There are few instances that beat the experience of waking up to the sight and sound of waves splashing against rocks along the coastline. What didn’t help was the showers that followed, adding fuel to our fears of rain playing spoilsport this tournament.
Nevertheless, the appeal to walk along the beach while it rained was tempting enough to get us ready within ten minutes, and park aside thoughts of rain persisting. The present was too valuable to let go of.
We checked back to the hotel café after witnessing sunshine (much to our relief) to order coffee and tea. Unfortunately, for Goutham and Suneeth, the coffee turned out to be an indigenous version of Ragi-Malt! So much for rounding of a fine morning!
Chamara’s Lasith Verdict
We stopped by Pizza Hut for brunch (thanks to a delay – yes another one – in the taxi arriving at our resort) and realized that we were supposed to head to Premadasa and not P Sara stadium, as we’d most certainly assumed, for the warm-up game between India and Pakistan.
The taxi driver, Chamara, told us that he was another Sangakkara fan who rated Nuwan Kulasekara better than Lasith Malinga, calling the latter an actor whose only concerns were centric around colouring his hair. It was an interesting comment given the cricket fan’s perception of Malinga in Sri Lanka – you could’ve got away if you’d thought he enjoyed a Warne-like image among the public.
Rohit Sharma’s Visa
We made it to the Premadasa by the second over of the Indian innings. Gambhir, who we’d assumed wouldn’t play after reading the reports that suggested he was injured, didn’t last for too long – Umar Gul the predator who disturbed his furniture. Sehwag, with his idiosyncratic ‘just-another-game-in-the-park’ approach was victim to a brilliant catch taken by Shahid Afridi off the bowling of Saeed Ajmal.
The entry of Rohit Sharma prompted Triyambak to scream “Who gave this fellow his visa to enter Sri Lanka?!”, something that got most of us in to chuckles. The scorecard at the end of the innings would suggest otherwise, but certainly Rohit’s tryst in the international circuit, highlighted through frequently packed zip-code resembling scores with the odd show of class, would’ve irked other cricketers who’ve been shown the door after a single failure.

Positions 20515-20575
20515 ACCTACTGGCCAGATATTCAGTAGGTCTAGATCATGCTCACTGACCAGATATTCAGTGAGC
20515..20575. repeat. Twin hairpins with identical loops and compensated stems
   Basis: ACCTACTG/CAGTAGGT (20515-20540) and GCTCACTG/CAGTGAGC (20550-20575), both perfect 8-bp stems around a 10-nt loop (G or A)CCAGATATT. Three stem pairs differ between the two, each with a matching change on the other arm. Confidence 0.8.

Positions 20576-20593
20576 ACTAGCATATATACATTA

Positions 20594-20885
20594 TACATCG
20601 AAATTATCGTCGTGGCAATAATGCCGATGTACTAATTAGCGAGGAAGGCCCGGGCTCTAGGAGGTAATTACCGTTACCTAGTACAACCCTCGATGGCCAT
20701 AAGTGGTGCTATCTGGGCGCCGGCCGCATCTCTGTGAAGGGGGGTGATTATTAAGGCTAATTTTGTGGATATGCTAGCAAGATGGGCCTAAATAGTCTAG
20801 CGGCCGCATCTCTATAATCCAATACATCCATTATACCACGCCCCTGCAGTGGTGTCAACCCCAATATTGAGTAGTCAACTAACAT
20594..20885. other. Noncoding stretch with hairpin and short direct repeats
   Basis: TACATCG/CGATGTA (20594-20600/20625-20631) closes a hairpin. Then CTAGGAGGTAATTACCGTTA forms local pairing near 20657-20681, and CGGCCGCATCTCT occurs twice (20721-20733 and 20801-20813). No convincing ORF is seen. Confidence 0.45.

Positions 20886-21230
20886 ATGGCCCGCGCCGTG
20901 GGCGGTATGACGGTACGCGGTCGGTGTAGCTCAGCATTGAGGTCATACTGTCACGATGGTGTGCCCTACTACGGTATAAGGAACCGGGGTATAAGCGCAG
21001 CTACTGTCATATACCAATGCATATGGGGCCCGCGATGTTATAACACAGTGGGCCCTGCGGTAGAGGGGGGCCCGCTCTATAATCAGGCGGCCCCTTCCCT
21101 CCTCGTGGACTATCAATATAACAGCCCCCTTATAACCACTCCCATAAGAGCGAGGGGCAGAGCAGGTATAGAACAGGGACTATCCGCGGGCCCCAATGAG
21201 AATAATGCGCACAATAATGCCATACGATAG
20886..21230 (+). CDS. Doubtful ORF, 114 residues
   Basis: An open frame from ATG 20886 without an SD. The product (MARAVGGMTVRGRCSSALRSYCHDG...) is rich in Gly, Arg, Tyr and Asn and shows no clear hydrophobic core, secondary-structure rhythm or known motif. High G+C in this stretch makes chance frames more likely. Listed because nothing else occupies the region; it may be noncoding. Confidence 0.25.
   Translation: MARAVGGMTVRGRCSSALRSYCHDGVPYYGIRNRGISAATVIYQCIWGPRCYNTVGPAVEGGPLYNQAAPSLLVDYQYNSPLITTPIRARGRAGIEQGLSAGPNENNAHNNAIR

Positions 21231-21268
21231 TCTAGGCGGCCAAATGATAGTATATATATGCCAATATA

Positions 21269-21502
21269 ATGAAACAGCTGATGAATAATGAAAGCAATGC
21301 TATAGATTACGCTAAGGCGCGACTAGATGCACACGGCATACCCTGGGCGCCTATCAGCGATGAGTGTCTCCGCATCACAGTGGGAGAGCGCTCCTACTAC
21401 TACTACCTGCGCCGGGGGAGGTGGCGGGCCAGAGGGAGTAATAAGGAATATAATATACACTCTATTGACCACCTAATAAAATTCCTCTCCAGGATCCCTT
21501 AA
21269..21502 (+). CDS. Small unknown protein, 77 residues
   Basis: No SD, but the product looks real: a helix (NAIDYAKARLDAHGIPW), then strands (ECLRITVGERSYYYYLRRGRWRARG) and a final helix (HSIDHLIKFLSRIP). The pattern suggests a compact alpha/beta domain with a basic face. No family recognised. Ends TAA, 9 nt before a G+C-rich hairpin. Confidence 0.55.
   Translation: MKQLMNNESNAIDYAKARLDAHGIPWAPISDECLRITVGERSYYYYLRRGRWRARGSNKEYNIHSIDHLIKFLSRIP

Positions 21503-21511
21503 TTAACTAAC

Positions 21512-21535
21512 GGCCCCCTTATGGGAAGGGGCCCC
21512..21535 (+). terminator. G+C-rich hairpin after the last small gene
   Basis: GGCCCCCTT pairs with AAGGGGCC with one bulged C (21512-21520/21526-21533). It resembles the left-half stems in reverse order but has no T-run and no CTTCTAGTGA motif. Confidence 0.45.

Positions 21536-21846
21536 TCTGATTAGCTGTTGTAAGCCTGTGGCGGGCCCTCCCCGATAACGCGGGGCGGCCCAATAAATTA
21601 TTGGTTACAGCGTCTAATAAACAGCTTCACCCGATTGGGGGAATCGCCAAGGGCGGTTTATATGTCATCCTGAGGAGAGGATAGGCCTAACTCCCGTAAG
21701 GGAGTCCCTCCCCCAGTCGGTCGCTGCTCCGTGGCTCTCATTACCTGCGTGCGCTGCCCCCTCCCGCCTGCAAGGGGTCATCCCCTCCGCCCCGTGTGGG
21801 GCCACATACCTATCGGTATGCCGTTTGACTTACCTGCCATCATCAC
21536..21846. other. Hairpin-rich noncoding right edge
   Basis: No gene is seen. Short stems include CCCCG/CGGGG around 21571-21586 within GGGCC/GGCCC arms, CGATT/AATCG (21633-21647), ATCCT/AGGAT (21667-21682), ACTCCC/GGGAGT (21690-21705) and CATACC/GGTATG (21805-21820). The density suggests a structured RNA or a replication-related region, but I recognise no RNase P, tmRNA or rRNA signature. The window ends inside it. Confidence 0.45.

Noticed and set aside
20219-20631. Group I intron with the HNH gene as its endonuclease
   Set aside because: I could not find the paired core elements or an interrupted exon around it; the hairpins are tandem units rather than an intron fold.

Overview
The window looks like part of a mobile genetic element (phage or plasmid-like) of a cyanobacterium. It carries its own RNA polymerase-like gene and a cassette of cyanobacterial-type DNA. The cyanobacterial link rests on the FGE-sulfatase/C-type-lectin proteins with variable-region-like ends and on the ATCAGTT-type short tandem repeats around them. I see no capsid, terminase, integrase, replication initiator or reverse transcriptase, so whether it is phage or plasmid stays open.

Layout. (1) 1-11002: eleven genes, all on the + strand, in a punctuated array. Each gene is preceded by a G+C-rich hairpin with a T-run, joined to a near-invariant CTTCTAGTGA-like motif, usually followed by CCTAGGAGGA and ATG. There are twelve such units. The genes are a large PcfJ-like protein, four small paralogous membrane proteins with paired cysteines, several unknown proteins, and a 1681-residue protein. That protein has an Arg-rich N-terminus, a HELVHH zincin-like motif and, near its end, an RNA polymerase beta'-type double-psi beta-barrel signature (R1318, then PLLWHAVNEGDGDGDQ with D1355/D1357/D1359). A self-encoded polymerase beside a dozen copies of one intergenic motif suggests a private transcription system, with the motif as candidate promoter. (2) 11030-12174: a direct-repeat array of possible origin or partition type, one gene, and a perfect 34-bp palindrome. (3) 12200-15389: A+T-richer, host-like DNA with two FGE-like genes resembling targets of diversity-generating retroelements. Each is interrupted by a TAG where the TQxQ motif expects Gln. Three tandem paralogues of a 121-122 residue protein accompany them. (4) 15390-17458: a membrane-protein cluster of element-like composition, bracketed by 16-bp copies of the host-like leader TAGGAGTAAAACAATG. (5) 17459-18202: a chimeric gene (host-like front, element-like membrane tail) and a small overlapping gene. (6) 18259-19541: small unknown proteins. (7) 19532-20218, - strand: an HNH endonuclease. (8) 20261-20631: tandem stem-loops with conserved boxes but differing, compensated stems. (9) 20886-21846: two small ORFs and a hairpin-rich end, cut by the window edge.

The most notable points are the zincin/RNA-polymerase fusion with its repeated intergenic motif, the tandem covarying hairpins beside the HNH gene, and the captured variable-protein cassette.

Kohli’s purple patch doesn’t seem to show signs of crashing in to a dead end, and along with Hashim Amla, he’s been having a remarkable set of two years in the International Circuit, notwithstanding the formats.
Unfortunately for us, the Indians lost their way during the second half of Pakistan’s innings and made heroes out of Kamran Akmal and Shoaib Malik – batsmen whom international bowlers, in general, would’ve fancied for breakfast, lunch and dinner.
The Cricket Shop
Goutham had got in touch with a few Gray Nicolls cricket gear dealers prior to the trip to check if he could procure gear in Sri Lanka. And a box of Kookaburra cricket balls to take back home so that the CECC boys could get accustomed to bowling/facing the Kookaburra in line with their preparations to tour Sri Lanka later this year.
We zeroed down on a pretty popular shop (through internet ratings) called The Cricket Shop, located at Urban Colombo. We chanced taking a couple of tuk-tuks – envisaging options of a cheaper ride, as compared to a taxi from the Premadasa.
The route to The Cricket Shop seemed a detour, given that the drivers had little idea of the location we were talking about. Suneeth’s concerns over the rate the driver would charge us fell to deaf ears – both parties being unable to understand what the other was saying. The only word the driver seemed to know was “No Problem.” To add to that, the other tuk-tuk had taken a different route, and Suneeth seemed certain that this was a game to rob a few foreigners off their cash.
Suneeth was in half a mind to get down and call a cab, but we figured any adventure (or mis-adventure) was an experience worth shouldering. Fortunately, we made it there eventually and ended up paying 600 Sri Lankan Rupees for the ride.
The Cricket Shop, at St Anthony’s Mawatha (Mawatha means ‘Road’ in Sinhalese) seemed the one-stop-solution for cricketers, ranging from amateur to pros, for procuring gears. The very purpose of our visit there, as mentioned earlier, was to check out Gray Nicolls gear. The cheapest Gray Nicolls willow was priced at around 45000 Sri Lankan Rupees, with a top end willow costing close to 70000 LKR.
The shop had an impressive range of display spanning Kookaburra, Stanford (SF), Puma, CA, Gunn & Moore, and SS – a fast moving brand since Sangakkara and a few other Sri Lankan crickets started endorsing it. The shop Proprietor and Director, Rila Mohamed, was a very friendly man who took time off to explain in detail how he imports bats from India and why SS has become the brand being sought after by youngsters.
He boasts of photos and autographs from some of the best players from around the world, while mentioning that since most of the players are sponsored by manufacturers themselves, they stop by in case of an urgent need to procure a quality willow. Trust, he says is the factor that brings most cricketers back to The Cricket Shop.
Our hopes of buying a box of Kookaburra cricket balls went for a toss when we discovered that a single piece cost close to 14000 LKR. Maybe it’s time we believe in our players and understand that they, after all, can spontaneously adjust to the demands of the Kookaburra cherry when we get here.